September 27, 2017

Ceaberry's Homesteading: Cooking Wild Mushrooms

Mr. Native Farmer likes to find mushrooms in the woods around our county. We normally find them right here on the farm but sometimes we need to go into the deep woods to get them. Please remember to be responsible when mushrooming and obey any local laws. Now back to the mushrooms. We collect morels, chicken and hen of the woods, bear's tooth or lion's mane, and black and orange chanterelles. Now a note on chanterelles and chicken of the woods, yes both of these mushrooms are BRIGHT orange but there are imposters. Jack-o-lanterns (which glow in the dark) look oddly like a chicken mushroom and a chanterelle. It is DEADLY, you need to know what you are looking for when mushrooming. Now there are false chanterelles and while they are not deadly they do cause tummy upset if eaten it larger quantities. The difference is subtle if you don't know what you are looking for in mushrooms. There are false morels as well, again they can cause death if eaten in large quantities. So that warning aside, we mushroom a lot and we know what we are looking for and if we are not sure we don't eat it. Well, I should say the husband doesn't eat it. I can't eat wild mushrooms or deer meat for that matter. Something just doesn't agree with me.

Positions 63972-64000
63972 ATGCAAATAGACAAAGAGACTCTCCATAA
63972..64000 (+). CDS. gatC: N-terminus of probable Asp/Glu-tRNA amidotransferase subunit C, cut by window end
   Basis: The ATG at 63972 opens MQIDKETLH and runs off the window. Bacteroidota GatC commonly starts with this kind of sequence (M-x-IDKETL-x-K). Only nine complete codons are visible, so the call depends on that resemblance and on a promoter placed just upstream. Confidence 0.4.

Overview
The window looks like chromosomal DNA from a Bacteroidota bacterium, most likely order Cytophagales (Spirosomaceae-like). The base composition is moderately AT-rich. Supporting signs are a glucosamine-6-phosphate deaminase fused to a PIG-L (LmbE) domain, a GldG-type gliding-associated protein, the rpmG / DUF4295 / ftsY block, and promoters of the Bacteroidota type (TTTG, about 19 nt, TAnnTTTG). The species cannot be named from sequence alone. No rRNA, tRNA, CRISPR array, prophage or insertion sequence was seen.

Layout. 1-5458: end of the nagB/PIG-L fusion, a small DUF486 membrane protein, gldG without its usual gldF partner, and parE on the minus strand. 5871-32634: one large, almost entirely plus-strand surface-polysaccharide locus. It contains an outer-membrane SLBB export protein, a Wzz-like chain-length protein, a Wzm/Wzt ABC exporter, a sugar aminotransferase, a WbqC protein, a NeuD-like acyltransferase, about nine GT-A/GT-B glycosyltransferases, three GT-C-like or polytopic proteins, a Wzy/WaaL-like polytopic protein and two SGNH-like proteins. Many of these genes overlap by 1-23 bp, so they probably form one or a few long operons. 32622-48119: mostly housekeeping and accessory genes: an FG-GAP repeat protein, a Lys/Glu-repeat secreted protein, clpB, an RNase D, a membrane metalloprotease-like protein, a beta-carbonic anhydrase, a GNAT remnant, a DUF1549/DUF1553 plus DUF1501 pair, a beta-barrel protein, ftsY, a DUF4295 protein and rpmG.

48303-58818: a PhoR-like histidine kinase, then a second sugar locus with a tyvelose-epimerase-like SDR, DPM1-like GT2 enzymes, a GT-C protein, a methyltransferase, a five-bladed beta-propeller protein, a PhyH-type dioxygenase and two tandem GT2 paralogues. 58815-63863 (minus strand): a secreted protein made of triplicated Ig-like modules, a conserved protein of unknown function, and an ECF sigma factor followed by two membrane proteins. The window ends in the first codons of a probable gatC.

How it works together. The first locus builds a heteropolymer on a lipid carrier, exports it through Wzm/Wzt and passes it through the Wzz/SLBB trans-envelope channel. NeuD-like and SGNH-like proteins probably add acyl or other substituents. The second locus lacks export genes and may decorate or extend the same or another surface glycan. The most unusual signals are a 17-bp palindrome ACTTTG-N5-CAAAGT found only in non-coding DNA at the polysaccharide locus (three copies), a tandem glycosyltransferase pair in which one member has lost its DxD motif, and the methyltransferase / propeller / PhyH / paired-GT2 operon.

Now I do cook them. I tend to sauté them in butter with a little bit of salt (it pulls out the moisture). With wild mushrooms its critical to cook them thoroughly. With chicken of the woods I add chicken boullion cubes. They are delicious that way.

So the other day my husband brought home lion's mane (bear's tooth is a bit more tubular) and a few chicken of the woods. You want bright colors and very little insect problems. Larger chicken of the woods can be riddled with beetles. If you get a huge clod of it, put it in the refrigerator in a closed paper bag for a few hours, it doesn't kill the beetles but it slows their little butts down. 

This is how I was presented with the mushrooms. It is always a surprise when he comes home with mushrooms so I always have to think fast.

Here is the mushrooms out of the bag and prepared. The lion's mane is easy. It is attached midway up a tree so it rarely has dirt or debris. The chicken is also attached to a tree but a little lower so I just cut off the backs and it is mostly clean from there. 

I put all the mushrooms in a pan and put it on medium heat. You don't want it too high at first or the mushrooms will burn before they release their water. I put salt on them to help the issue go a bit faster.

When they start to release their water I put in the butter and turn the heat up to medium high.

I sauté them down until they no longer release water. This is really hard to get right. You just have to do it and each batch is different. Mushrooms go from stiff to rubbery to stiff when completely cooked. The water they give off is replaced by the butter (and chicken bouillon if making chicken of the woods) so the mushrooms absorb that loveliness.

It isn't that hard to cook wild mushrooms, generally the hardest part is harvesting the RIGHT mushrooms for the job. Again if you ever in doubt it isn't worth the trip to the emergency room.

Happy Homesteading!

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